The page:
Conversations with Christian Metz
selected Interviews on Film Theory (1970-1991)
From 1968 to 1991 the acclaimed film theorist Christian Metz wrote several remarkable books on film theory: Essais sur la signification au cinema, tome 1 et 2; Langage et cinéma; Le signifiant imaginaire; and L'Enonciation impersonnelle. These books set the agenda of academic film studies during its formative period. Metz's ideas were taken up, digested, refined, reinterpreted, criticized, and sometimes dismissed, but rarely ignored. This volume collects and translates into English for the first time a series of interviews with Metz, who offers readable summaries, elaborations, and explanations of his sometimes complex and demanding theories of film. He speaks informally of the most fundamental concepts that constitute the heart of film theory as an academic discipline - concepts borrowed from linguistics, semiotics, rhetoric, narratology, and psychoanalysis. Within the colloquial language of the interview, we witness Metz's initial formation, development, and application of these concepts. The interviewers act as curious readers who pose probing questions to Metz about his books, and seek clarification and elaboration of his key concepts. Metz also reveals a series of curious and unusual insights, including the contents of his unpublished (and now apparently 'lost') manuscript, the social networks operative in the French intellectual community during the 1970s and 1980s, Metz's relation to the Filmology movement, and his views on Gilles Deleuze's film theory.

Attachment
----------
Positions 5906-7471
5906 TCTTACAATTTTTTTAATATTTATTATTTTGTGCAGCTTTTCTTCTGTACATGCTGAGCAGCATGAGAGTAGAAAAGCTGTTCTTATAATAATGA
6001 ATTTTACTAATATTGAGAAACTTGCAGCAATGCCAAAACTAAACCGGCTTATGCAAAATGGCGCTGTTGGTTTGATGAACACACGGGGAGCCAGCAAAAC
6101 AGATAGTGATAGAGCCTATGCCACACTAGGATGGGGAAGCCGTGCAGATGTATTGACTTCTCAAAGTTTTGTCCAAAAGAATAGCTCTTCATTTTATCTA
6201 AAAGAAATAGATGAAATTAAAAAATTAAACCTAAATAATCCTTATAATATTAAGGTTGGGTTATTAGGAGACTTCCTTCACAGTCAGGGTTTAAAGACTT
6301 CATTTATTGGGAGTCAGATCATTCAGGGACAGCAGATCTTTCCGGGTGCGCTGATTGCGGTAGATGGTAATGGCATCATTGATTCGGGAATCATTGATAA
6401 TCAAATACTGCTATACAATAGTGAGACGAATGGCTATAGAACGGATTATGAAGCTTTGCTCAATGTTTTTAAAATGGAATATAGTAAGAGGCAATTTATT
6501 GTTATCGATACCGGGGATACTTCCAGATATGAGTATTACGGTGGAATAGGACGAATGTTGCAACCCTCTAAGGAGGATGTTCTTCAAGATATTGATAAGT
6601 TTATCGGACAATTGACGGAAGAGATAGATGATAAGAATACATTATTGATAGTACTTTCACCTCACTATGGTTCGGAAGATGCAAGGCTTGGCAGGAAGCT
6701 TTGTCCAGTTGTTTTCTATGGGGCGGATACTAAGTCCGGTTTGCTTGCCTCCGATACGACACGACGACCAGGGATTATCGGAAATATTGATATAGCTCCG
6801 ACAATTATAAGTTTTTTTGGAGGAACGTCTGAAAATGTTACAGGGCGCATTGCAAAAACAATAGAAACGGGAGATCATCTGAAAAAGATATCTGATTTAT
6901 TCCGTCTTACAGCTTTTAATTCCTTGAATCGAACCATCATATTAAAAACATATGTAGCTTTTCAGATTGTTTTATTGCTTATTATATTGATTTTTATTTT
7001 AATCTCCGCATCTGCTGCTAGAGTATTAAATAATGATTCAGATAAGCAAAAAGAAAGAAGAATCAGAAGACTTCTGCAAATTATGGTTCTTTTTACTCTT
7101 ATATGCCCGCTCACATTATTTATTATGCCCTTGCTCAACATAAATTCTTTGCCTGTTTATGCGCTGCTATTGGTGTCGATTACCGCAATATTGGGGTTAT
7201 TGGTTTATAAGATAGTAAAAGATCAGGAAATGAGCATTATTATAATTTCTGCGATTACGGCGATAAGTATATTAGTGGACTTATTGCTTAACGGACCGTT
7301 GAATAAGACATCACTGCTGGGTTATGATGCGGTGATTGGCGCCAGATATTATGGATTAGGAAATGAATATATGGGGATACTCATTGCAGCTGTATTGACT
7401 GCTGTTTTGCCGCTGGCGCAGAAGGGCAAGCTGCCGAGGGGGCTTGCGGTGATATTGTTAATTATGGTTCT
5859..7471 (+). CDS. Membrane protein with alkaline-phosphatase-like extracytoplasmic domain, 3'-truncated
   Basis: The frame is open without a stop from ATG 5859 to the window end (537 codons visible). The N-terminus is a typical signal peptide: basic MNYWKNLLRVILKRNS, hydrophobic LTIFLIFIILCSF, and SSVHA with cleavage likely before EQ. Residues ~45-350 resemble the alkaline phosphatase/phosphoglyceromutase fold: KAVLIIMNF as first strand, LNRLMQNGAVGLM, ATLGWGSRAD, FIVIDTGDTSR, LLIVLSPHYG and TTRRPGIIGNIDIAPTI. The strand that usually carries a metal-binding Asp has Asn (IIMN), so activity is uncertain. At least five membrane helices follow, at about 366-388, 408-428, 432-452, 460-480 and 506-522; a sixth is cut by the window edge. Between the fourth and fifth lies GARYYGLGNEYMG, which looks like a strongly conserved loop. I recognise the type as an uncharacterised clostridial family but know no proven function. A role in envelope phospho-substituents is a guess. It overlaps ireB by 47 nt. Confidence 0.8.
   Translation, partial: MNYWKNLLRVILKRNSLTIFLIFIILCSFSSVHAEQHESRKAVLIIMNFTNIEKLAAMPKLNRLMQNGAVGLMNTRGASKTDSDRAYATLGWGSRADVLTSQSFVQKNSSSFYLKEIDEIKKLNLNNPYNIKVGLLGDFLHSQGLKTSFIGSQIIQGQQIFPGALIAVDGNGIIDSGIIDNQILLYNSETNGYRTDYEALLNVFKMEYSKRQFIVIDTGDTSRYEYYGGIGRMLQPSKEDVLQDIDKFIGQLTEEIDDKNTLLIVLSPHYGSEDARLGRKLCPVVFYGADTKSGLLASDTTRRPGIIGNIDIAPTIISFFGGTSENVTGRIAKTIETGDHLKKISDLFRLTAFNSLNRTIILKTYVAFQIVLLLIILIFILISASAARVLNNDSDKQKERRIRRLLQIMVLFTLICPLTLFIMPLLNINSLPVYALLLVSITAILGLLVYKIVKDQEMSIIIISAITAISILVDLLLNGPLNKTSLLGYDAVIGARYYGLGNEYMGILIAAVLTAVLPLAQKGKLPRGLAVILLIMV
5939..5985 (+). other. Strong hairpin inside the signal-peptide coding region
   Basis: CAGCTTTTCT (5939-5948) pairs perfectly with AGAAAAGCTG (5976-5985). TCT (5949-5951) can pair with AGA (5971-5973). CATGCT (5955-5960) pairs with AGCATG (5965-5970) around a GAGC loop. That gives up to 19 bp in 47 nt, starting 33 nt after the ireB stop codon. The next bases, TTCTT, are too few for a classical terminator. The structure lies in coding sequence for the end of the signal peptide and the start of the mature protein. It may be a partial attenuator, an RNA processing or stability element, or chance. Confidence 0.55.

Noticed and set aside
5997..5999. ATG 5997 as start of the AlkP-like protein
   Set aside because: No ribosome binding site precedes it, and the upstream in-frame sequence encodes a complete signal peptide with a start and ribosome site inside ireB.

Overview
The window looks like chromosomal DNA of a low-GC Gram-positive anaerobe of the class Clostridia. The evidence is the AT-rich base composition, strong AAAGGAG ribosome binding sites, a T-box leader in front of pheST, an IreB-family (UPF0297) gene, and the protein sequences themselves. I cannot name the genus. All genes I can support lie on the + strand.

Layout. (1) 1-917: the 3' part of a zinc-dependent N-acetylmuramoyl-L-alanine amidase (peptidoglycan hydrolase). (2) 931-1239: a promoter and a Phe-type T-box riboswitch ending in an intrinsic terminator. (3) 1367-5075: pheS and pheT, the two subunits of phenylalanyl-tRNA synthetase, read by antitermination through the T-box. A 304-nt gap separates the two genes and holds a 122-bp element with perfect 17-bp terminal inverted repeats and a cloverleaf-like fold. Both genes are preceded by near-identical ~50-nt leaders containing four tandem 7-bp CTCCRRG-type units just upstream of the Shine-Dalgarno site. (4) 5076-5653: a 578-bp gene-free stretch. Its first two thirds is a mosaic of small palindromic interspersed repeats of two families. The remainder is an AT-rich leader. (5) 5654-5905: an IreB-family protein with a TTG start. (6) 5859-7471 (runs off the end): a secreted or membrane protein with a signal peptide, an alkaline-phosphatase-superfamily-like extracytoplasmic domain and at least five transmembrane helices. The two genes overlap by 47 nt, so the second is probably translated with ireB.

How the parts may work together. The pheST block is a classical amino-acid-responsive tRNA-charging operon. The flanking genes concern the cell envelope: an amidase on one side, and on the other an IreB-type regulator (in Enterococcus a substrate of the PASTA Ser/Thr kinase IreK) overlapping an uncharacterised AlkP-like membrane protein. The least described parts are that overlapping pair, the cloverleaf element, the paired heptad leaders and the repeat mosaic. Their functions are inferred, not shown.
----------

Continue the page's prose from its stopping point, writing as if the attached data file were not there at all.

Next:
|Titel:||Conversations with Christian Metz|
|Uitgever:||Amsterdam University Press|
|NUR:||Theater-, film- en televisiewetenschap|